• Common night adder (Causus rhombeatus)
  • Green night adder (Causus resimus)
  • Angolan night adder (Causus rasmusseni)
  • West African night adder (Causus maculatus)
  • Lichtenstein’s night adder (Causus lichtensteinii)
  • Snouted night adder (Causus defilippii)
  • Two-striped night adder (Causus bilineatus)

3. The Crotalinae, known as the Pit Vipers

Within the family Viperidae, the pit viper is the type of viper snake found the most frequently. There are currently about 150 different species of pit vipers living in the Americas and Eurasia.

Vipers are fascinating creatures, and it’s interesting to note that only this particular subfamily of vipers has species that live in North America.

The heat-sensing loreal pits on either side of the snake’s head are where the term “pit viper” originated. In most people, the space between the nostrils and the eyes will reveal the presence of these little pits.

Pit vipers use these one-of-a-kind organs to detect shifts in temperature, thermoregulate their bodies, and even locate their prey!

Pit vipers have specialized organs in their pits, but they also have tiny muscles near their venom glands that can contract to aid in the release of venom through their long, hollow fangs.

The following is a list of some of the particular species that belong to this group:

  • Western diamondback rattlesnake (Crotalus atrox)
  • Eyelash viper (Bothriechis schlegelii)
  • Cottonmouth/Water moccasin (Agkistrodon piscivorus)
  • Eastern copperhead (Agkistrodon contortrix)
  • Side-striped palm-pit viper (Bothriechis lateralis)

The Viperinae, Known as the”True” Vipers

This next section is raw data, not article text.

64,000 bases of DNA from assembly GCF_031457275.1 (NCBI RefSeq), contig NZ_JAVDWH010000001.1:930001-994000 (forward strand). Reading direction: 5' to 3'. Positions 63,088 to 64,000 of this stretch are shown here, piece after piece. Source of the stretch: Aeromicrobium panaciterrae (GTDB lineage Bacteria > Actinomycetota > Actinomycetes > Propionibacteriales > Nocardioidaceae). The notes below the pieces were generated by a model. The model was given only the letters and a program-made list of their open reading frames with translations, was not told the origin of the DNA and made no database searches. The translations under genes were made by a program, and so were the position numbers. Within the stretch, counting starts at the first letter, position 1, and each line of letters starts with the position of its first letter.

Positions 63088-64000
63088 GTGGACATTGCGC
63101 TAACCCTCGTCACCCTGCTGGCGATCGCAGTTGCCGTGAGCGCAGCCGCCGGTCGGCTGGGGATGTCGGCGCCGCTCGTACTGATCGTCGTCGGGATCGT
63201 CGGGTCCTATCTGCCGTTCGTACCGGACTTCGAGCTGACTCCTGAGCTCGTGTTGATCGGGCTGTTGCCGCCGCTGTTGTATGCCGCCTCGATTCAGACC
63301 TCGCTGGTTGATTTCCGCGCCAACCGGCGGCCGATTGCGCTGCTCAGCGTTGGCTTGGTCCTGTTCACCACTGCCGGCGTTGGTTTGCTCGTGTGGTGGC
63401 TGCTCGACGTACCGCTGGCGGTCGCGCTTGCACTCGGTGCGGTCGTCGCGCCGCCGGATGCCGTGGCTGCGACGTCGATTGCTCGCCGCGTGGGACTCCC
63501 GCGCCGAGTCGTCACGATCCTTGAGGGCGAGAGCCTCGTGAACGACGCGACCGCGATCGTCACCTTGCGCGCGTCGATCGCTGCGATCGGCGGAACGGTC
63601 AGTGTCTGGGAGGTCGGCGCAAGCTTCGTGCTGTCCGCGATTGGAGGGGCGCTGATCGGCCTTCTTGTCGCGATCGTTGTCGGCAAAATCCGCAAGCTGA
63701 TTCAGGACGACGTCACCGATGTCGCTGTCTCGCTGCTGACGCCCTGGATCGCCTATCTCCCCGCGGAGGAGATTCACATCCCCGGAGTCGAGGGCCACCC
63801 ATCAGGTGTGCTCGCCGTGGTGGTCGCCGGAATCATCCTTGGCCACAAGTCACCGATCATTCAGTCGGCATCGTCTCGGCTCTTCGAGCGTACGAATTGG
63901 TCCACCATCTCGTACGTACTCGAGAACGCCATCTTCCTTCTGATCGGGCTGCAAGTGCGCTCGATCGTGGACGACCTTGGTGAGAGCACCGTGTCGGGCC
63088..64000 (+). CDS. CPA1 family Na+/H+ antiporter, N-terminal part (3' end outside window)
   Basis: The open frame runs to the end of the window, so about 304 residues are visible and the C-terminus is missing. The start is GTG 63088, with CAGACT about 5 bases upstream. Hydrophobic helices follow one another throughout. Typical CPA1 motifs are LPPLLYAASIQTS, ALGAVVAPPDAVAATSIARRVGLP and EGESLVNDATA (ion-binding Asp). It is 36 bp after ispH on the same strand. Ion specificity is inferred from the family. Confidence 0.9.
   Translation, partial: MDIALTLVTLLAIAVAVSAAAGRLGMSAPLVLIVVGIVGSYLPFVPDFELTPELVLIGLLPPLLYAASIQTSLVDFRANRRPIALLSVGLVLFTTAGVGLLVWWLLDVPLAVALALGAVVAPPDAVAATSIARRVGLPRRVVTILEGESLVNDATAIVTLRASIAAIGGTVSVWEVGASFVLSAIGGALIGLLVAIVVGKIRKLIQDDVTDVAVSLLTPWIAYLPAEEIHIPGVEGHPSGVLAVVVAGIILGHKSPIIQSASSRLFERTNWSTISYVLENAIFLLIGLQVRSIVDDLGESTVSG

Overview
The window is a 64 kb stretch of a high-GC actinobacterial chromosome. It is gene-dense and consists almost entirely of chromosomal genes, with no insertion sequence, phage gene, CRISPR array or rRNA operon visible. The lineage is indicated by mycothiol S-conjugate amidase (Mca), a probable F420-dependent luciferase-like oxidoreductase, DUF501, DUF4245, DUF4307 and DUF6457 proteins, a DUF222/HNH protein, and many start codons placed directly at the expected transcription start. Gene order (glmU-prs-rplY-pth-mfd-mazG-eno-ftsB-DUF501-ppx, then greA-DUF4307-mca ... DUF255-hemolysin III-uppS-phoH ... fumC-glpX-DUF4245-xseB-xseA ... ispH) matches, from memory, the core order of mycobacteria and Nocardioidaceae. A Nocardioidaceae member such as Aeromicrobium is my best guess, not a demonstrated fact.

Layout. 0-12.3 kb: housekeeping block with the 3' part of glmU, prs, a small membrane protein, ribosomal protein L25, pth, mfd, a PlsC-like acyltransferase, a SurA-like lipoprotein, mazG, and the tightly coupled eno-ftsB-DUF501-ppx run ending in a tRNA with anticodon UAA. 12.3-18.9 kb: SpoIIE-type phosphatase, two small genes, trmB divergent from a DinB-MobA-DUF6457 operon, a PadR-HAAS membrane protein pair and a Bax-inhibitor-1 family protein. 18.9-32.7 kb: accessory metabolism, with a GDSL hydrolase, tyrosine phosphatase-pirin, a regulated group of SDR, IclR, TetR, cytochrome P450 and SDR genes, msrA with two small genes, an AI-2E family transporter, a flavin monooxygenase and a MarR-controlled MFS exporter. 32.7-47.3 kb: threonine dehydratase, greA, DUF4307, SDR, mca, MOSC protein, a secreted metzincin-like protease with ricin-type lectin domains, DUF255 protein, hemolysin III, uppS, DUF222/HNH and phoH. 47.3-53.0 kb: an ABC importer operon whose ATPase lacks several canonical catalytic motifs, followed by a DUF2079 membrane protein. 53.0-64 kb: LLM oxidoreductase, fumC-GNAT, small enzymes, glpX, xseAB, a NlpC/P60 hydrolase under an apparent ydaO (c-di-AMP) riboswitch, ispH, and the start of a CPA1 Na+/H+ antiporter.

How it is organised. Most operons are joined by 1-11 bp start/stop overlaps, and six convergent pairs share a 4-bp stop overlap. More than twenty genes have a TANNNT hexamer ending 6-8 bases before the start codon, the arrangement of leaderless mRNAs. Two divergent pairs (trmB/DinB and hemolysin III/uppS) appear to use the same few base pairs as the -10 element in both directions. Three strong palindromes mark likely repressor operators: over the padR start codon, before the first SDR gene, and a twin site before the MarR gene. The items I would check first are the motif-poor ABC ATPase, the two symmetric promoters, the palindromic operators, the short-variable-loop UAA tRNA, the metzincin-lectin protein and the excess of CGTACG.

The “genuine” or “pitless” vipers that belong to the Viperinae subfamily are the second most common types of viper snakes. This category is home to a staggering 80 species distributed throughout 13 distinct genera.

There are a large number of species in the family Viperinae, and their sizes range from as little as 13 inches to more than 6 feet in length. However, most of these species have relatively short and thick bodies.

The majority of the species that belong to the Viperinae subfamily originated in the continents of Eurasia and Africa. Because of the geographical areas in which they reside, these snakes are also commonly referred to as “Old World vipers.”

In contrast to the pit viper mentioned earlier, the absence of heat-sensing pit organs in the heads of these vipers is notable.

Despite this, they still have a super nasal sac that helps them detect heat and find prey, which is analogous to how the pit organ operates.

The supernasal sacs of African vipers and puff adders of the Bitis genus, in particular, are particularly sensitive and well-developed.

Ovoviviparity is another characteristic similar to most of these real vipers. However, a few types of viper snakes species, such as horned vipers and most saw-scaled vipers, are oviparous; they lay eggs instead of giving birth.

The following is a list of some of the particular species that belong to this group:

  • Rough-scaled bush viper (Atheris hispida)
  • Gaboon viper (Bitis gabonica)
  • Saw-scaled viper (Echis carinatus)
  • Desert horned viper (Cerastes cerastes)
  • Russell’s viper (Daboia russelii)

There Are a Few Distinguishing Characteristics That All Viperid Snakes Share. These Are the Following:

  • At the rear of the upper jaw, just below the eyes, there are two very long hollow fangs used to inject venom. The upper jaw muscles of vipers are extraordinarily flexible, enabling them to spin their fangs uniquely. When they are not in use, these fangs retract and fold against the roof of the mouth.
  • The capacity to inflict “dry bites” while maintaining precise control over the amount of venom emitted with each bite. Because of this, they can save their venom and only employ the amount required in the circumstances such as self-defense instead of bringing down smaller prey.
  • The skin of viper snakes has keeled scales, which are slightly outward from the body and give the skin of the snake a rough, textured look (present in most but not all species)
  • Ovoviviparity is the reproduction process in which the young of a snake hatch from its eggs while they are still inside the body of the mother snake. After that, the snake gives birth to its offspring while they are still alive.